Abstract Keeping in view the importance of forests’ role in rural livelihoods, this research was conducted on the topic entitled “Role of forest in rural livelihood with reference to socio-economic condition – A case study of Rarha village.†The objectives of research problem were to evaluate (i) The socio- economic condition of the population (ii) The need of different forest produces (iii) To ascertain the existing scenario of forests which are supporting rural livelihoods, for finally estimating the “Role of forest in rural livelihoods†in Rarha village. Rarha village spread over 22 tolas, is situated at a distance of 18 Km North of Faculty of Forestry B.A.U. Kanke on Ranchi-Patratu Road. It lies near Kanke Forest Range, under Ranchi East Forest Division & covering approximately an area of 2800 Acres in Patratu valley having population of tribes. Study area was surveyed with the help of questionnaire using stratified Random Sampling Technique for the determination of Socio-economic condition of Population & load of livelihood on forest. Market survey has been done to generate annual income by the sale of NTFPs. Quadrate survey of disturbed and undisturbed areas has been done to know the comparative effect on Forest through livelihood pressure. Parameters studied are Baseline Information (Total population, Male population%, Female population%, Child population%), Population status, Caste profile status, Family structure, Literacy status, Land holding status, Topographical status, Land use pattern, Household Assets, Professional status, Source of Income, Live stock and poultry status, Fuel wood and Fodder consumption Pattern, Small timber and Timber consumption, Annual income from Forest products per household, Metabolic distance of forest from Rarha village, Seasonal Calendar of NTFPs availability, Frequency of important timber and NTFP tree species, Height and Diameter growth status in disturbed and undisturbed areas. Mean male population per tola was found as 32.90%, while for female it is 31.73%. Population trend was found as Child population % > Male population % > Female population %. Mostly female population was found to be engaged in NTFPs collection from forest. Rarha village is dominated by ST (76.92%) followed by OBC (17.06%), SC (5.56%) & GEN (0.17%). Nuclear family (55.01%) was found to be more than joint family (44.99%) and illiterate to primary level education consisted nearly 70% of the total population. Nearly three fourth of the total households belong to small land holding category and mostly upland (76.17%). Agriculture (96.22%) and agrisilviculture (89.31%) are the important land uses followed by household in Rarha village. Most of the households consist of kachha houses (87.66%) and 97.40% of household are having bicycle. Agriculture (96.31%), Animal husbandry (76.40%) and forest products collection (53.11%) are the prominent professions in households of Rarha village. Out of the mean population per tola of Rarha village 96.22% are getting income from agriculture followed by forestry (93.22%). Goat (148.81) and poultry (264.09) are the important livestock. Fuel wood consumption at domestic level was maximum by large farmers (43.69 qt/household yr-1), while at commercial level it was maximum by medium farmers (7.27 qt.yr-1). In case of fodder consumption, maximum domestic and commercial consumption was done by large farmers (18.18 qt/household yr-1), while minimum by small farmers (16.27 and 4.18 qt/household yr-1) respectively. Small timber and timber consumption at domestic and commercial level was done maximum by large farmers (28.90 and 19.68 qt/household yr-1) respectively, followed by medium and small farmers. Same pattern was followed in case of timber consumption at domestic and commercial level and it was maximum 21.72 qt.yr-1 (domestic, large farmers) and 7.13 qt. yr-1 (commercial, large farmers). Maximum annual income from forest products is obtained from sale of small timber (Rs. 20275. yr-1) followed by timber (Rs. 8416.40 yr-1), fuel wood (Rs. 3500.18 yr- 1) and fodder (Rs. 842.13 yr-1) for small farmers. Same trend was observed for medium and large farmers. Average distance from each tola to forest area is 3.09 Km and mean metabolic distance for livestock is 14.18 Km. Bamboo & Sal twigs are collected throughout the year by the villagers, while rest of NTFP species is available as per their phenology. In undisturbed forest areas, maximum frequency of Shorea robusta was found at sapling (90.46%), pole (84.17%) and mature (80.30%) trees, while minimum frequency was observed for Terminalia belerica (32.36%, sapling), Acacia catechu (12.25%, pole; 5.57%, mature trees). Most of the NTFP species have shown low frequency particularly at mature trees. In disturbed areas, the frequency of each species recorded drastic reduction and it was maximum for Shorea robusta (42.10%, sapling), (32.86%, pole) and 30.45% for mature trees of Butea monosperma. Acacia catechu was absent, Terminalia chebula and Terminalia belerica at pole and mature trees were also not found. In undisturbed forest area Shorea robusta (3.50 m) & Bombax ceiba (3.45m) had good height growth at sapling stage. Minimum growth was observed for Terminalia chebula at sapling stage (1.50m), for Acacia catechu at pole and mature trees (2.52 - 4.58m respectively). In disturbed areas, maximum height growth was observed in case of Shorea robusta as saplings and mature trees (2.82 and 7.42m respectively). Minimum height growth at sapling stage was shown by Acacia catechu (0.58m), while at pole and mature trees Acacia catechu, Terminalia chebula, Terminalia belerica did not exist. In undisturbed area Shorea robusta (10.45 cm) and Butea monosperma (10.48 cm) shown good diameter growth at sapling stage. Minimum growth was observed for Diospyros melanoxylon at sapling stage (3.52 cm), for Acacia catechu at pole and mature trees (4.12 and 8.94 cm respectively). In disturbed areas, maximum diameter growth was shown by Butea monosperma at sapling stages (9.43 cm) and at pole and mature trees, it was maximum for Madhuca indica (12.48 - 17.35 cm) respectively. Minimum diameter growth at sapling stage was shown by Diospyros melanoxylon (3.03 cm), while at pole and mature trees Acacia catechu, Terminalia chebula, Terminalia belerica did not exist. Overall on an average, each small farmer earns nearly Rs. 33000.00, for medium farmers, it is nearly Rs. 34600.00 and for large farmers it is Rs. 39400.00 per year from sale of forest products. Overall it can be concluded that the villagers of Rarha area are much dependent upon collection and sale of forest produce. However due to high biotic pressure and destructive NTFPs harvesting, the growth status of forest area has deteriorated. So for sustainability, appropriate preventive and remedial measures are urgently required for arresting/ reducing the adverse impacts of livelihoods pressures on the existing forests, which are highly indispensable for the valley.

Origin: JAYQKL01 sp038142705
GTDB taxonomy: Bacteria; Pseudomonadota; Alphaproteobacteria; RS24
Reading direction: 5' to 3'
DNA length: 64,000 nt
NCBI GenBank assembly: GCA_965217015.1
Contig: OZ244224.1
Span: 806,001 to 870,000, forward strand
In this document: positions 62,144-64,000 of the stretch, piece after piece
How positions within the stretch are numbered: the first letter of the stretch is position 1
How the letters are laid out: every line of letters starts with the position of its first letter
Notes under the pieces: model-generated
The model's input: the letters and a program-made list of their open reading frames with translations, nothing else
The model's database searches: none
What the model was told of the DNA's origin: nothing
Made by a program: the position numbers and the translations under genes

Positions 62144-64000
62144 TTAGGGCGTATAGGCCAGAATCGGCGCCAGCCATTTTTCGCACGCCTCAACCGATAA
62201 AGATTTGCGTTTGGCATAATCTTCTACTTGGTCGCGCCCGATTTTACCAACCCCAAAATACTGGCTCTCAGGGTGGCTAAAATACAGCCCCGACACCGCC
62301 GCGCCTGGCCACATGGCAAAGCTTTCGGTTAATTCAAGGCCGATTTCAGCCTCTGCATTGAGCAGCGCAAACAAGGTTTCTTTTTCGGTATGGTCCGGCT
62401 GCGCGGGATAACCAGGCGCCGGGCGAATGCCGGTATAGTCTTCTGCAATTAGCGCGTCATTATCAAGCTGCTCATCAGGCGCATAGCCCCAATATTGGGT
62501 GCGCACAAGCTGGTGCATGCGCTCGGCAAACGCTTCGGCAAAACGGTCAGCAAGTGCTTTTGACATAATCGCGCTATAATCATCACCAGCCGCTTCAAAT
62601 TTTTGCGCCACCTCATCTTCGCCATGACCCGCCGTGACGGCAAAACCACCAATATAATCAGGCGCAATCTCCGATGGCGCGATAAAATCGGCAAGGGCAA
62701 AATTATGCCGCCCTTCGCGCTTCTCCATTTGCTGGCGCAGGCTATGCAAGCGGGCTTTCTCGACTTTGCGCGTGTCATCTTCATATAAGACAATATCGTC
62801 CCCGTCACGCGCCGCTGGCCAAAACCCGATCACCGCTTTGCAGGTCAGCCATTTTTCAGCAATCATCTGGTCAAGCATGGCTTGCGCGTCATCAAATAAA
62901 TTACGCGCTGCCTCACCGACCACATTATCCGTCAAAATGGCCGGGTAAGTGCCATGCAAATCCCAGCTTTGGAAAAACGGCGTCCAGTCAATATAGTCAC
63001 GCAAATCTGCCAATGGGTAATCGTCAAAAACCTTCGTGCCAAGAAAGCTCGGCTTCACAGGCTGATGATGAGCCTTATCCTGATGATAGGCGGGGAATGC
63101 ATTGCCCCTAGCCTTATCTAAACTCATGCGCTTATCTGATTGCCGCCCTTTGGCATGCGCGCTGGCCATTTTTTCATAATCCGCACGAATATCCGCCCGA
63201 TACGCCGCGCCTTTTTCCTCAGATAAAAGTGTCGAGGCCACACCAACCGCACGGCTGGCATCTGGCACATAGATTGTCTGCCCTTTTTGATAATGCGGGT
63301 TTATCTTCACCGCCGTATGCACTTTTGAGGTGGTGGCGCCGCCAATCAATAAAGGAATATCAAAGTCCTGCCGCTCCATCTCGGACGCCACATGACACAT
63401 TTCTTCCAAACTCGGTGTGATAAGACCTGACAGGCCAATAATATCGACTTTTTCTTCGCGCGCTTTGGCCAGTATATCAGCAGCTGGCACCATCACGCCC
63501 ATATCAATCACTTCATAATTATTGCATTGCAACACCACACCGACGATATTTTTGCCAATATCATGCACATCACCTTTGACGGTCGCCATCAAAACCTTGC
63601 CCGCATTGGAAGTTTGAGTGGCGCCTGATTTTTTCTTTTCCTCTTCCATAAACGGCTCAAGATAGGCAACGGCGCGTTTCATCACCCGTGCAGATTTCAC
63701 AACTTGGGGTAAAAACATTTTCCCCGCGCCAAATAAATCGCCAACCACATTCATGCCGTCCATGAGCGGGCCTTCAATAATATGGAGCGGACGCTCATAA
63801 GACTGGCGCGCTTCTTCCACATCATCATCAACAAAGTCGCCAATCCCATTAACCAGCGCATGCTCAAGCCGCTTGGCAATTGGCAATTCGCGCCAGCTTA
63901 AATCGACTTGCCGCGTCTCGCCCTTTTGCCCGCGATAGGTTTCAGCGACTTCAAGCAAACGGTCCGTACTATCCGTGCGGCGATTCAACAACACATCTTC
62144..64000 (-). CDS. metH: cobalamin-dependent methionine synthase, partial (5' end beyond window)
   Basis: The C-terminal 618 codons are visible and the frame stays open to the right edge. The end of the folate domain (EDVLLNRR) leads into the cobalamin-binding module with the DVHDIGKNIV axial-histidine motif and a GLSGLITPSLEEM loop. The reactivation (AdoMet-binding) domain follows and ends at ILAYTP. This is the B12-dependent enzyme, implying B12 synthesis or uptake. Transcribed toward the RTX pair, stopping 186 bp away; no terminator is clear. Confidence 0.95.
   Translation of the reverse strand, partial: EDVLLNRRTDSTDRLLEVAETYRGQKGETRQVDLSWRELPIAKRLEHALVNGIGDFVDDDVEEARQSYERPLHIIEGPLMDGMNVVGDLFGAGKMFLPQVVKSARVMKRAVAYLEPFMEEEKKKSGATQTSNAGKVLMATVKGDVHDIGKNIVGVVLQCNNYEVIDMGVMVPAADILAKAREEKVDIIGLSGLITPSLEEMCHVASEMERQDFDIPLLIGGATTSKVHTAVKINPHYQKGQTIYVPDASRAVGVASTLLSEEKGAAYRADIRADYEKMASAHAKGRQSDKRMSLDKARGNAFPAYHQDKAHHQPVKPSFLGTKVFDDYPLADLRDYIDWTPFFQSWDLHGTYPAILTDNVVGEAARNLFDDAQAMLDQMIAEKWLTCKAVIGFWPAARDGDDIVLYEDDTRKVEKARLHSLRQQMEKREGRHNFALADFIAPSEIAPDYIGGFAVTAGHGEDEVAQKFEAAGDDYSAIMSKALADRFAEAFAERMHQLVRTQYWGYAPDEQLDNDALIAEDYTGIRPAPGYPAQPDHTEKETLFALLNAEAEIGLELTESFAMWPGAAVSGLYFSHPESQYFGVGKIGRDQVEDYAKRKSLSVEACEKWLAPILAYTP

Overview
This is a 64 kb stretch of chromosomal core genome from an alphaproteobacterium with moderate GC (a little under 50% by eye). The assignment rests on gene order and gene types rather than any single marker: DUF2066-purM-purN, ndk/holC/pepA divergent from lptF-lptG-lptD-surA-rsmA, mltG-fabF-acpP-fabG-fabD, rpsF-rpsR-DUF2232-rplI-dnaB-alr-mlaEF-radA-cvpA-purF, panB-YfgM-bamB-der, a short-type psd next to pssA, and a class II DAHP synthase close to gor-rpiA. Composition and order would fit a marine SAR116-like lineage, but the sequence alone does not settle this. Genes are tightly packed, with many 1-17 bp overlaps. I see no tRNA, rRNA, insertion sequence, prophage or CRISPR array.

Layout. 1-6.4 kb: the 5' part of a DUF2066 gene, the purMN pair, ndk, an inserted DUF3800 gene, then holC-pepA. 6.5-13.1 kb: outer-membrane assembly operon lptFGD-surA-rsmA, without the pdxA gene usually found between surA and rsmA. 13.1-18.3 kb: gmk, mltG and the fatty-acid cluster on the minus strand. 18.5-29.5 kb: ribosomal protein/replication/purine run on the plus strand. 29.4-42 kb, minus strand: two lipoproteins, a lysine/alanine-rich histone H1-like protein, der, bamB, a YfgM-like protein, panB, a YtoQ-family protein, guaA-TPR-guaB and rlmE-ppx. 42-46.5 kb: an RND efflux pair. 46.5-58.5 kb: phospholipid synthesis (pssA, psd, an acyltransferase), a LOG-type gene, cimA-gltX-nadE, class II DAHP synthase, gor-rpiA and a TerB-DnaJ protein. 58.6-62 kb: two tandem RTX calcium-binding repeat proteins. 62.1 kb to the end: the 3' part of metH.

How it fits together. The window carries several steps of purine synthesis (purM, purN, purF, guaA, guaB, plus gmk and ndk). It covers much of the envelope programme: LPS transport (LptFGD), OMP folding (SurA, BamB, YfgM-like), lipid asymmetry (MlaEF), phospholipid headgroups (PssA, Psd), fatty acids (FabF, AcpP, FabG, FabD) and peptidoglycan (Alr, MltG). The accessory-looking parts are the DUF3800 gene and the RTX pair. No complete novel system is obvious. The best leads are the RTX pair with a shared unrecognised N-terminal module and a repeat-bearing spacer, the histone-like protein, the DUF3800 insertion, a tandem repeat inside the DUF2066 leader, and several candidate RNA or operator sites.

Educational Use Research
Education Level UG and PG
Learning Resource Type Thesis
Publisher Place Jharkhand ♦ Ranchi
Size (in Bytes) 3.53 MB
Page Count 116